How to Get Your Resume Read

In today’s competitive job market, hundreds (sometimes thousands) of people are applying for the same job. To add make things even more challenging, many of the people submitting resumes meet only a fraction of the qualifications (if any) which makes the job of the person scanning the resumes even more challenging. But that doesn’t matter to you, the job seeker. What does matter is how you can stand out from the crowd so that your resume is actually read. Here’s how.

Resumes are not one-size-fits-all:

Let’s face it, creating a resume is a lot of work. Getting everything to fit just right on to two pages and lined up nicely can take the better part of a day. So it might be tempting to blast that resume of all resumes out to every employer that has a job opening. But with everyone else doing exactly that, chances are yours won’t stand out from the masses.

What works well for direct mail doesn’t work well for a job search – even though most jobseekers take this approach. Chances are, a lot of good candidates are seeking the same position that you are and you want to make sure that you have every advantage you can get.

Most firms have someone from human resources scan resumes and pass along the ones that appear to be a good fit to the hiring manager. There’s a better chance that your resume will actually be read if you take a few minutes to customize your resume to highlight your qualifications that match those that the company is seeking. This isn’t rocket science either. Just do the following:

  • Include a summary that lists your experience that closely matches the job description.
  • Use bold text to highlight the key words in your resume that are of most interest to the company.
  • This will ensure that they don’t miss these things when quickly scanning your resume.
  • Leave out things that aren’t relevant to the employer.

Send a cover letter:

Yes, a cover letter is extra work but it increases the chances of your resume getting read, especially when done right. Companies have a reason for requesting a cover letter – it shows whether the candidate is interested in that particular job (as opposed to any job out there).

Your cover letter should include the following:

  • Why you’re interested in the job.
  • A summary of your skills that best fit the qualifications on the job description.
  • A note about your resume.

The first point is pretty basic. Simply choose something about the company’s reputation or the position and show that you’ve at least researched the company. “XYZ Corp’s is consistently ranked the top supplier of widgets” or “the duties of this role compliment my strengths but the company’s plans over the next five years also allow for the growth I’m looking for” is a start, but make sure you can back it up with facts. Again, you want to show that you’re interested in the firm and that you’ve done your homework. This will help you stand out against most of the people applying for that job.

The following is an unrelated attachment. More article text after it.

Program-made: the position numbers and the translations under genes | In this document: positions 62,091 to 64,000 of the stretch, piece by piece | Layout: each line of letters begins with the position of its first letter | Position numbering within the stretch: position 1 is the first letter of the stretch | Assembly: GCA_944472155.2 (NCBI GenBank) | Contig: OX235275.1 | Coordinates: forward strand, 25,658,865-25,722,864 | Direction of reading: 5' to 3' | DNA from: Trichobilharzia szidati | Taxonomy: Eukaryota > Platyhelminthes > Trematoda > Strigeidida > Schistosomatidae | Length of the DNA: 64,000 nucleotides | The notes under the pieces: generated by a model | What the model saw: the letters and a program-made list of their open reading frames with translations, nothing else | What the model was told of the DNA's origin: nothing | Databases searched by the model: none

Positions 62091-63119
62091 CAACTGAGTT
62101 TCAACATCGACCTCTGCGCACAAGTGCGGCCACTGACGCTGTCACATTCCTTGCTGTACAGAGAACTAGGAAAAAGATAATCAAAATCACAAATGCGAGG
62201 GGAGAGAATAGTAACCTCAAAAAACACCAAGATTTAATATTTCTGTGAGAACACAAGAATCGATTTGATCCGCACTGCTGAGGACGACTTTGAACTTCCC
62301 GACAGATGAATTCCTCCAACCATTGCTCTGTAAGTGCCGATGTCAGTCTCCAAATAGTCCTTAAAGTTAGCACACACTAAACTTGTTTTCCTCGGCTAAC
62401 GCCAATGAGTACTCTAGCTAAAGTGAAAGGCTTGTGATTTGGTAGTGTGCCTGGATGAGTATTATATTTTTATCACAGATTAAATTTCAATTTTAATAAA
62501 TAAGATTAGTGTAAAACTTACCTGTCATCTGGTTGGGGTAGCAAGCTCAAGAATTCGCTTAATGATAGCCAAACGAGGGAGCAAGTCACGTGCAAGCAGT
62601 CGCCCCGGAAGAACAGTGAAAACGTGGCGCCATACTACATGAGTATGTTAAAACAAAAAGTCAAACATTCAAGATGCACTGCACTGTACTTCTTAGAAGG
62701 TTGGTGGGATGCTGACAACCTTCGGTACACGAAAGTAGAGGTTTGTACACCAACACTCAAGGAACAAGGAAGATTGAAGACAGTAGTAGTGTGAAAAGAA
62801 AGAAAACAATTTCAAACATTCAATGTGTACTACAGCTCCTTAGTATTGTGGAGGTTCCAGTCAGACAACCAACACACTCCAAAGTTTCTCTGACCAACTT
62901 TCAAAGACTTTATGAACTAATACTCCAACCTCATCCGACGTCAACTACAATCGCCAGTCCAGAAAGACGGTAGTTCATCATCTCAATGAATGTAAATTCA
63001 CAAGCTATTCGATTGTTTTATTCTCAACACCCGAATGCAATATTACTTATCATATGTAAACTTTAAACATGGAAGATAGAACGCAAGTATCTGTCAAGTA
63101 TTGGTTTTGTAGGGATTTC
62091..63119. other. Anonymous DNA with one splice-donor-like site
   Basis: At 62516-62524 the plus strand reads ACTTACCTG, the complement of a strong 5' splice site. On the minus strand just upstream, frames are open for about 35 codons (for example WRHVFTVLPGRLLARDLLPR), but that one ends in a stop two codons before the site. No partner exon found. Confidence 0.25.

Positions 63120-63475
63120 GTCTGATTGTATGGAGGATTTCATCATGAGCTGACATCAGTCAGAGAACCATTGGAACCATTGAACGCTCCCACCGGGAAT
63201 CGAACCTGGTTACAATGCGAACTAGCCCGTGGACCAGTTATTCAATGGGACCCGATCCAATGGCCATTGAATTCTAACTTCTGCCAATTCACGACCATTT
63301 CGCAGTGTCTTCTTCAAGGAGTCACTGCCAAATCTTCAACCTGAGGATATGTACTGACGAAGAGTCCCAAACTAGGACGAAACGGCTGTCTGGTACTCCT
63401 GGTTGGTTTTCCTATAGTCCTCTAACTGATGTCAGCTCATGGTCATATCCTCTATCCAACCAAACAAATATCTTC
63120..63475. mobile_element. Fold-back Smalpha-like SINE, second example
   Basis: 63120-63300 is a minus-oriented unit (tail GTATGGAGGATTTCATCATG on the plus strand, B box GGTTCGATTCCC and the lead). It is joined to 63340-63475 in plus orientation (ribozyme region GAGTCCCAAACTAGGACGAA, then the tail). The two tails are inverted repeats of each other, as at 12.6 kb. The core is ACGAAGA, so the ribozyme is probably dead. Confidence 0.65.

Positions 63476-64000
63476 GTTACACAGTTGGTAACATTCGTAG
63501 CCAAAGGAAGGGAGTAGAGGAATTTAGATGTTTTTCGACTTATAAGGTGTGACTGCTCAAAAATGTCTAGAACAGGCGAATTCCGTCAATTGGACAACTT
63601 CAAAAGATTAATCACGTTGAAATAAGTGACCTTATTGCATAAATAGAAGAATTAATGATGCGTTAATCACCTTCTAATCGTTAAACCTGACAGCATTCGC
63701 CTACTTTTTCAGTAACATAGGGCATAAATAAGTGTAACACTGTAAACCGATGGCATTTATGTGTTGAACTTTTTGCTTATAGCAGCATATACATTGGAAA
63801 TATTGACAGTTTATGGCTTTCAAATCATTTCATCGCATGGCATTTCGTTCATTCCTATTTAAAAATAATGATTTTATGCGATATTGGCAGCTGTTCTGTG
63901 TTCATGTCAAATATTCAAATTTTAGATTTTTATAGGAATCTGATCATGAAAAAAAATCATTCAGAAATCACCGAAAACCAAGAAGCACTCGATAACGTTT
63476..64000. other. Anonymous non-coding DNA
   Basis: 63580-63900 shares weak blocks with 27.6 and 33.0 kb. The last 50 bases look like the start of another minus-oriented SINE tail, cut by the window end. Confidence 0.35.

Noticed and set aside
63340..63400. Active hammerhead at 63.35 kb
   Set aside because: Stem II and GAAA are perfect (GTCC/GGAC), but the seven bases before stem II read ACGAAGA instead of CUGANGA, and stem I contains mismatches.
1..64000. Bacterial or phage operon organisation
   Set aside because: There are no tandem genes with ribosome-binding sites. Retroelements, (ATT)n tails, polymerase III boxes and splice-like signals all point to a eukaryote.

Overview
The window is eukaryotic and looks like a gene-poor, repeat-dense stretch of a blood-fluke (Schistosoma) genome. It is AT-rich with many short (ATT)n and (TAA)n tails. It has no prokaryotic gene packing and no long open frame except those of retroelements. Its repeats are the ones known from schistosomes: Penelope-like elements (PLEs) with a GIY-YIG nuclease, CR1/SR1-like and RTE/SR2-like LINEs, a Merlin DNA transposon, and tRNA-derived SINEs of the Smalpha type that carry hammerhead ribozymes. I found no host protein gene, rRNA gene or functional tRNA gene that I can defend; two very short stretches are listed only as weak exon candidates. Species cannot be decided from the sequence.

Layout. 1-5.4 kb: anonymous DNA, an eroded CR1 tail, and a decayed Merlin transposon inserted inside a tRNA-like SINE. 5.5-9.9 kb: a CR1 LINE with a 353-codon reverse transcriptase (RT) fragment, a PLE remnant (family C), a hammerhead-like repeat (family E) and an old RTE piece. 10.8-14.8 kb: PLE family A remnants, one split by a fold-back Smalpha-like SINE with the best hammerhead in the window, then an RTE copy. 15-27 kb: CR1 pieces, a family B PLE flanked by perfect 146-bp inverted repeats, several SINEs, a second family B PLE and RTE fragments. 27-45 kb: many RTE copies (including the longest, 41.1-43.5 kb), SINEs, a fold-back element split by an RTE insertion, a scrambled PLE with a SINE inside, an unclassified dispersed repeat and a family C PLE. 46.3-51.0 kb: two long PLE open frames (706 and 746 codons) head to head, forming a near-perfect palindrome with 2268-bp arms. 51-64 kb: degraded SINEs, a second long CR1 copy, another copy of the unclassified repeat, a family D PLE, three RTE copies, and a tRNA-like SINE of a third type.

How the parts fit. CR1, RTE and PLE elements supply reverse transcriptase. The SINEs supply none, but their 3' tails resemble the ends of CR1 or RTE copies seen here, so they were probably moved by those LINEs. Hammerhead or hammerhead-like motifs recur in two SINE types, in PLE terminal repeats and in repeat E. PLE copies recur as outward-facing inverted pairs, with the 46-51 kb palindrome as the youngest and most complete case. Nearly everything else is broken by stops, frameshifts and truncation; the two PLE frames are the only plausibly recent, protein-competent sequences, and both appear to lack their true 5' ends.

The best thing you can include on your cover letter is a two column table that shows the potential employer why you’re a good fit. The left column should have the header “Your Requirements” and the right column “My Qualifications.” Then grab the job description and put each relevant requirement in separate rows in the left column. After that, put your relevant qualifications for each requirement in the corresponding right column.

For example, if they ask for 5+ years of experience in a supervisory role, you might put “6 years supervision of three employees at ABC Company.” This is a great way to highlight your experience and get the attention of the person reading your resume.

If you’ve highlighted (or bolded) parts of your resume, say so in your cover letter. A line such as “for your convenience, I’ve highlighted the parts of my resume of most relevant to the job description.”

It’s all about personalization:

Writing your resume (and cover letter) with the position that you’re applying for in mind is the best way to get it looked it. You want to stand out from the masses that send a generic resume out to any company with an open position. Yes, it takes extra time to customize your resume and to write a cover letter, but so few people actually take the time to do this, that you’ll be one of the few that stand out.

Good luck with your job search.

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8 thoughts on “How to Get Your Resume Read

  1. Iris Moshkovitz

    Hi
    Great post. loved the idea of a two column table, as part of the cover letter.
    I’m going to share the post and the idea from now, when training people for their job interviews.

  2. James Post author

    Hi Iris,

    Thanks – I’m glad you found the info helpful. I actually came up with the 2 column technique while looking for work a few years back. Recruiters told me that they found it extremely helpful when scanning resumes.

    Thanks for sharing it with the people you train.

    James

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  5. Morgan

    The biggest key is finding the job opening BEFORE it’s advertised. That way, you might not necessarily have to compete with hundreds of people. You have to “think out of the box” on that one. Conventional techniques are not as creative (and effective) as innovative job seeking.

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